The assassin snail (Anentome helena), also known as the bumblebee snail, gets its name from its reputation for killing and feeding on other snails. Its slow movement makes most beginner aquarists think the snail won’t hunt down and kill other aquarium snails, such as mystery snails.
But can you keep assassin snails and mystery snails in the same aquarium? What will happen?
Will assassin snails kill mystery snails?
When kept together, assassin snails will kill and eat mystery snails. They prefer to eat smaller snails over larger ones, so they will target baby mystery snails first. If there aren’t other food sources, hungry assassin snails can gang up to attack and kill adult mystery snails and feed on them.
In large aquariums with freely-reproducing mystery snails and fish as tank mates, assassin snails can be introduced carefully to help control snail populations.
Are assassin snails aggressive?
Assassin snails are considered peaceful and non-aggressive, despite being well-known for their predatory behavior.
They’ll be peaceful towards most tank mates in the aquarium and tend only to attack and eat other snails, especially when hungry or when there aren’t enough food sources available to them.
While they’re considered slow-moving snails, they are quite fast at eating other pet snails and can deplete the population of their prey in an aquarium within a very short period.
Boris W. Berkhout and Andrew Morozov, in their research paper published in the Plus One Journal, term assassin snails as specialist predators with a unique model of attack compared to generalist predators.
Feeding habits: What do assassin snails eat?
Assassin snails are carnivorous, and their diet comprises worms (gastropods) and other species of snails. They’re also opportunistic feeders and will scavenge on decomposing fish and other small invertebrates in the aquarium.
These snails are very active at night as it is the best time to capture their prey unaware. When they hunt during the day, assassin snails bury themselves underneath the substrate at the bottom of the tank and wait for prey to approach.
Their first choice will be to feed on trumpet, rabbit, ivory, and Ramshorn snails. However, in the absence of live prey in the tank, they will feed protein-based foods, including the following:
- Frozen blood worms
- Brine shrimp
- Wardley shrimp pellet
- Hikari sinking wafers
- Tetramin plus tropical flakes
- Fish food flakes
- Mysis shrimp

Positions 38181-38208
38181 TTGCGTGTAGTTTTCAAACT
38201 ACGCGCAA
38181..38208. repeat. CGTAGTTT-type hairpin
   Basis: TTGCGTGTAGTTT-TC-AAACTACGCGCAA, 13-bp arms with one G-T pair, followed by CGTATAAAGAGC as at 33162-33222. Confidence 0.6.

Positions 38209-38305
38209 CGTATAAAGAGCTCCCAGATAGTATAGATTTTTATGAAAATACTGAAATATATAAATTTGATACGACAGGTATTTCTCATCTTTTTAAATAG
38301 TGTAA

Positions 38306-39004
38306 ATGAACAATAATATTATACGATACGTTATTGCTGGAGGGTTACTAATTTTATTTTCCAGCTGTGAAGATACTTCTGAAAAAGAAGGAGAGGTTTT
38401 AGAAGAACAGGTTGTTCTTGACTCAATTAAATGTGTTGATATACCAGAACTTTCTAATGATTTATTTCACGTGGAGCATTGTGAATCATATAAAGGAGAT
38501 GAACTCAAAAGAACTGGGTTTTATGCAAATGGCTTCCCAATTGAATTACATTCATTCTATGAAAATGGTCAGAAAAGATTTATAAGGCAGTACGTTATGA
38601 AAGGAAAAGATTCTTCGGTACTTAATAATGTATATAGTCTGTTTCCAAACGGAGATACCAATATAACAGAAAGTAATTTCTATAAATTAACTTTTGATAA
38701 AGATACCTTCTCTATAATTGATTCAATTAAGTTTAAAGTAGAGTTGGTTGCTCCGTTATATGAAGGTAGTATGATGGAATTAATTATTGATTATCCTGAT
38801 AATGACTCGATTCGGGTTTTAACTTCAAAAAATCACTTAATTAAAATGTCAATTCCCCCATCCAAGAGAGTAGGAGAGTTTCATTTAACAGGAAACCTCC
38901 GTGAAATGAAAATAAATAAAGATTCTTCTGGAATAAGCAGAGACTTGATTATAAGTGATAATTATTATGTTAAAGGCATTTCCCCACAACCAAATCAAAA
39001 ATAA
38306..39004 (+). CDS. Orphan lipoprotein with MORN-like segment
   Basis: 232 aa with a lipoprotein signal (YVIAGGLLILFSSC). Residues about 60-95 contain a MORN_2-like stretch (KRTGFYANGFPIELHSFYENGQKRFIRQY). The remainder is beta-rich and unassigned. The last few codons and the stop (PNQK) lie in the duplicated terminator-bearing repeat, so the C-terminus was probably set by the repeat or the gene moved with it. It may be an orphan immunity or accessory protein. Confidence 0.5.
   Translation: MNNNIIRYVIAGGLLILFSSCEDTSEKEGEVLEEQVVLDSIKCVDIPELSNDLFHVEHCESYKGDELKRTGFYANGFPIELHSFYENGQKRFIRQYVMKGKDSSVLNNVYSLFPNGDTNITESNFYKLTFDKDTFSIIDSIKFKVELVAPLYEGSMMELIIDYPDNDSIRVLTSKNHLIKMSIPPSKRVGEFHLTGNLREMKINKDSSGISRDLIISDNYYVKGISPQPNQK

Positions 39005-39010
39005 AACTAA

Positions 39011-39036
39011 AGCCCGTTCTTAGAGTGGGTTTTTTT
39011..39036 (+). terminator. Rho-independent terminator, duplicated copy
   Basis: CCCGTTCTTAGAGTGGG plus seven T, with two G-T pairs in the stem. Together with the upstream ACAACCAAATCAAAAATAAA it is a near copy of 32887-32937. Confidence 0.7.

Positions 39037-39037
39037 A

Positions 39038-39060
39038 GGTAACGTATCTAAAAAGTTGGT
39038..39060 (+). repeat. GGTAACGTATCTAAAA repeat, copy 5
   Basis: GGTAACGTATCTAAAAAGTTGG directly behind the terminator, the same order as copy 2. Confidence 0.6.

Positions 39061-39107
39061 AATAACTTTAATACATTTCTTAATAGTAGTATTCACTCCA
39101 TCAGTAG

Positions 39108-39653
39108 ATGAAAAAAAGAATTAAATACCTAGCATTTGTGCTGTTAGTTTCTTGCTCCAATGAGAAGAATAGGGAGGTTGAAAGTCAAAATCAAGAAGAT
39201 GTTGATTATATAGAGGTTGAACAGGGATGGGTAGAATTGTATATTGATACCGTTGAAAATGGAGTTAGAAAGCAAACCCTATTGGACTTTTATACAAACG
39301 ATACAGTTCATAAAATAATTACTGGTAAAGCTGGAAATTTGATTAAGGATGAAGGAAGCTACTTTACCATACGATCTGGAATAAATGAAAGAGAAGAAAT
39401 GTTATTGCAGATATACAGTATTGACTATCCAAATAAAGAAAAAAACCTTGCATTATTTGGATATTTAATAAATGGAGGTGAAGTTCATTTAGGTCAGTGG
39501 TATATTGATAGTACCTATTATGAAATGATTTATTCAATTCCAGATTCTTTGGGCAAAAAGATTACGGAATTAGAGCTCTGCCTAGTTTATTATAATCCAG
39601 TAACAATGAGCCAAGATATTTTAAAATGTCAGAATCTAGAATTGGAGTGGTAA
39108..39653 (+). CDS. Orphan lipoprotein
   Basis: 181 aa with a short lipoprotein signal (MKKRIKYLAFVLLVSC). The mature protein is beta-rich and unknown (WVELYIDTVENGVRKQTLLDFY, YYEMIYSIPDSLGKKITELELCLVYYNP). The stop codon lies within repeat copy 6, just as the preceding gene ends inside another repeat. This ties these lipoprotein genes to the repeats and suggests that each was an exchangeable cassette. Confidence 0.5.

- Snail eggs
- Water fleas
Ensure to feed assassin snails sinking food because they love feeding at the bottom of the tank.
Snail population controllers
Snails like mystery snails reproduce really fast and can overpopulate the tank if not controlled. A common practice among aquarists is to introduce one or two assassin snails to control the population of mystery snails and other pet snails.
Take note: If you introduce assassin snails in a tank with few snails to control the population, they’re likely to kill all the mystery snails within a short period. A single assassin snail can eat about one small snail daily and a bigger snail for less than two days.
However, I find them the best predators for getting rid of those tiny snails that infest aquariums.
Considering their vast appetite, you need to figure out how many snails you want to get rid of in your aquarium before introducing assassin snails in the tank.
How to keep assassin snails with mystery snails safely
Assassin snails are normally kept to control the mystery snail population in the tank since they reproduce and multiply fast.
If, after considering the risk, you still want to keep the two types of snails together, here are tips to keep them together safely:
1. Provide adequate food for assassin snails
Adult mystery snails are usually bigger than assassin snails. Since assassin snails prefer to feed on smaller snails, they might not consider the mystery snails their first food choice.
Bumblebee snails will only attack mystery snails when starving. Therefore providing enough food in the tank will lower the chances of the assassin snail killing mystery snails.
We recommend providing enough protein-based food like blood worms, brine shrimp, and fish pellets.
2. Put other types of small snails in the tank
Assassin snails love to feed on smaller snails, and when added to the tank, the assassin snail will not eat mystery snails.
However, if you must have the killer snail in your tank, ensure you have a big tank that comfortably fits all the snails.
3. Keeping fewer assassin snails
Assassin snails are known to team up and attack a bigger snail. So to ensure this does not happen, keep only a few assassin snails.
You can keep one assassin snail in a tank for every five adult mystery snails. The ratio will ensure the assassin snail will keep the population in check but won’t finish all the mystery snails.
4. Keep baby mystery snails in a separate tank
Assassin snails prefer to feed on smaller snails, and baby mystery snails will always be a target. If you plan to increase your mystery snail stock, I advise that you hatch the eggs and rear the hatchlings in a separate tank.
You should add them back to the parent tank when they are bigger than assassin snails.
However, if you do not intend to increase the number of mystery snails in your tank, you can keep the hatchlings in the tank, and the assassin snail will feed on them.
- Berkhout, B. W., & Morozov, A. (2022). Assassin snails (Anentome helena) as a biological model for exploring the effects of individual specialisation within generalist predators. PLOS ONE, 17(3), e0264996. https://doi.org/10.1371/journal.pone.0264996